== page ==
Lamentations - The Desolate City

  • The author of Lamentations is unnamed in the book, but internal and external evidence is consistently in favor of Jeremiah.
  • The historical background of Lamentations can be found in the book of Jeremiah. It was written soon after Jerusalem’s destruction (Jeremiah 39-52) at the beginning of the exile, somewhere around 586 B.C. Jeremiah probably wrote the book before he was taken captive to Egypt by his disobedient countrymen (Jeremiah 43:1-7).
  • Lamentations is perhaps the saddest book of the Old Testament. It was penned by the mourning prophet Jeremiah after the fall of Jerusalem. His sorrow is obvious in his vivid descriptions of the defeat, destruction, and desolation of Jerusalem.
  • There appear to be three themes that run through the five chapters of this book:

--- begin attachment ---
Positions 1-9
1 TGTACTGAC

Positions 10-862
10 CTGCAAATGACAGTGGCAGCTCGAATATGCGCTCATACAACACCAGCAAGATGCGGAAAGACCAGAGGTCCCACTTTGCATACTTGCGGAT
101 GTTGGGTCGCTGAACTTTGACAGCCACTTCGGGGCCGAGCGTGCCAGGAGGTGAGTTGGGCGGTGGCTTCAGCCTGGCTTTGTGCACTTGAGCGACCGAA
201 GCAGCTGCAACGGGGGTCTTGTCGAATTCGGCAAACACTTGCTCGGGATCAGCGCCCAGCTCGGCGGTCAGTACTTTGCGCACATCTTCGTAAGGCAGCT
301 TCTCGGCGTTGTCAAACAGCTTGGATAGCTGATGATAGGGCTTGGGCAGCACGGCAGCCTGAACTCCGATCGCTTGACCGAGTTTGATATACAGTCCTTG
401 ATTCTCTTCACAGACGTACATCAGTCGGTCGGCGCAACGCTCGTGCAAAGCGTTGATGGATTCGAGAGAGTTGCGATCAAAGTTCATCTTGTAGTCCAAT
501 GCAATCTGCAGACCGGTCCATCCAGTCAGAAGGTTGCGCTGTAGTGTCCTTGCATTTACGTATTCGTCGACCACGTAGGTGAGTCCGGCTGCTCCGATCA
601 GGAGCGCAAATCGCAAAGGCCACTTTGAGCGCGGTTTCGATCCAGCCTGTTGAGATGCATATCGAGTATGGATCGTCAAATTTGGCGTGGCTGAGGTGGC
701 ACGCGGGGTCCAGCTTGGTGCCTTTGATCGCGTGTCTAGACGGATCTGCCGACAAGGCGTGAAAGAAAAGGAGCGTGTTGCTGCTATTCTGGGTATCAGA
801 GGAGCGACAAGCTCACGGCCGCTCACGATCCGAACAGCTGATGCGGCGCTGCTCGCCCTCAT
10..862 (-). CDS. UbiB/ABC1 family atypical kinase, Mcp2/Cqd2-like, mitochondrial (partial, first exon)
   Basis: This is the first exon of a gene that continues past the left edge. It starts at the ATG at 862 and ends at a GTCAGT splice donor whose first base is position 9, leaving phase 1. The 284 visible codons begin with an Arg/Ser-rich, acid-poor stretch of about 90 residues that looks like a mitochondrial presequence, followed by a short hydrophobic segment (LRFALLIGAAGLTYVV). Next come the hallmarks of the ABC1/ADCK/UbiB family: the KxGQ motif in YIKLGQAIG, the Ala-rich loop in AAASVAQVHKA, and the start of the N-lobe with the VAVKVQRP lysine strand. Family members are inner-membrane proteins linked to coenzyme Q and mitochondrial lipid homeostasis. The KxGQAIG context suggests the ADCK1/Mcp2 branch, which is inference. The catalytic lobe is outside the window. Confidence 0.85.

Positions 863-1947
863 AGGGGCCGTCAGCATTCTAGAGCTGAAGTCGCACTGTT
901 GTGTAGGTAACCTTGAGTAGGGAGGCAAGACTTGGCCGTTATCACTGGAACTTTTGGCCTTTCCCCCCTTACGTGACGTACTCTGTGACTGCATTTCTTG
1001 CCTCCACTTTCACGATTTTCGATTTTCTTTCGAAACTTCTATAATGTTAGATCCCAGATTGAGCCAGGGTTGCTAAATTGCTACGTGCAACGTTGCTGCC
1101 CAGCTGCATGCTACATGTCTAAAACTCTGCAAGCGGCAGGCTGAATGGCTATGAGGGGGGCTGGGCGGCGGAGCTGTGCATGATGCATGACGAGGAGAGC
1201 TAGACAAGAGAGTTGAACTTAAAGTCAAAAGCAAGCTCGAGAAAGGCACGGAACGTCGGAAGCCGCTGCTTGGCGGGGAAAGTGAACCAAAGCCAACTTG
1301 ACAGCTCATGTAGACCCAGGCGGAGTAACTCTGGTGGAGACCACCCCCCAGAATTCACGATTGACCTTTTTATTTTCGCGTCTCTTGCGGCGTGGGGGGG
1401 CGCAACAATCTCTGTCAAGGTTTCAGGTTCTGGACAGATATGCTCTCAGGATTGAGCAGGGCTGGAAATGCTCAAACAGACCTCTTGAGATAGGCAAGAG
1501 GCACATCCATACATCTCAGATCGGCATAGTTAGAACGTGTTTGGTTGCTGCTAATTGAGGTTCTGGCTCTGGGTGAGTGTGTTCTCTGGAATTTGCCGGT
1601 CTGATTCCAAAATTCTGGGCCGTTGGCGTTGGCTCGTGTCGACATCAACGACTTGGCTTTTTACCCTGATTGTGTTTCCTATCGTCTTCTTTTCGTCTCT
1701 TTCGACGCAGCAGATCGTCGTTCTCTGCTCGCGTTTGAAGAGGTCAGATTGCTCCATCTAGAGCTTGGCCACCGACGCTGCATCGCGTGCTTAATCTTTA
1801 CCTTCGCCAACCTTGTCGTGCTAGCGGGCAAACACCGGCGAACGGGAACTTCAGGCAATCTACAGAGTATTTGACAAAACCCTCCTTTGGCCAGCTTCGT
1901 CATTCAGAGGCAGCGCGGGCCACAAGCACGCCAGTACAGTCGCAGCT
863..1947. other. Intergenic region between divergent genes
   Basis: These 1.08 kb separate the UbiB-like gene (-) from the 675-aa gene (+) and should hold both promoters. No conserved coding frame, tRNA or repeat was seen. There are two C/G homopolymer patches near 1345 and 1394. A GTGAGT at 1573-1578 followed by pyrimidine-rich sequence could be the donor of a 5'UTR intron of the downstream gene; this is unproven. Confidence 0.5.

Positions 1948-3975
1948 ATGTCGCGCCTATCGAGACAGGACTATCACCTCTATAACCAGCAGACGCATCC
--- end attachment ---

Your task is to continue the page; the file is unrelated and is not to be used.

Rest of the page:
1.   Mourning over Jerusalem’s holocaust.

     2.   Confession of sin and acknowledgment of God’s righteous judgment.

     3.   Hope in God’s future restoration of His people.

  • Defeat, slaughter, and ruination, which had been promised for so long and were frequently ignored, were now being carried out by the brutal Babylonians. Yet as the prophet was heartbroken, he paused to proclaim a ringing testimony of deep faith in the goodness and mercy of God.
  • In the face of death and destruction, with life seemingly coming apart at the seams, Jeremiah turned tragedy into a triumph of faith.
  • The weeping prophet Jeremiah is a type of Christ who wept over the same city six centuries later (Matthew 23:37-38). Like Christ, Jeremiah identified himself personally with the plight of Jerusalem and with human suffering caused by sin.
  • Lamentations includes elements that typify Christ’s life and ministry as the Man of Sorrows who was acquainted with grief. He was afflicted, despised, and derided by His enemies.

A suggested outline for the five chapters of this book:

  1. Destruction of Jerusalem (chapter 1).
  2. Anger of God (chapter 2).
  3. Prayer for mercy (chapter 3).
  4. Siege of Jerusalem (chapter 4).
  5. Prayer for restoration (chapter 5).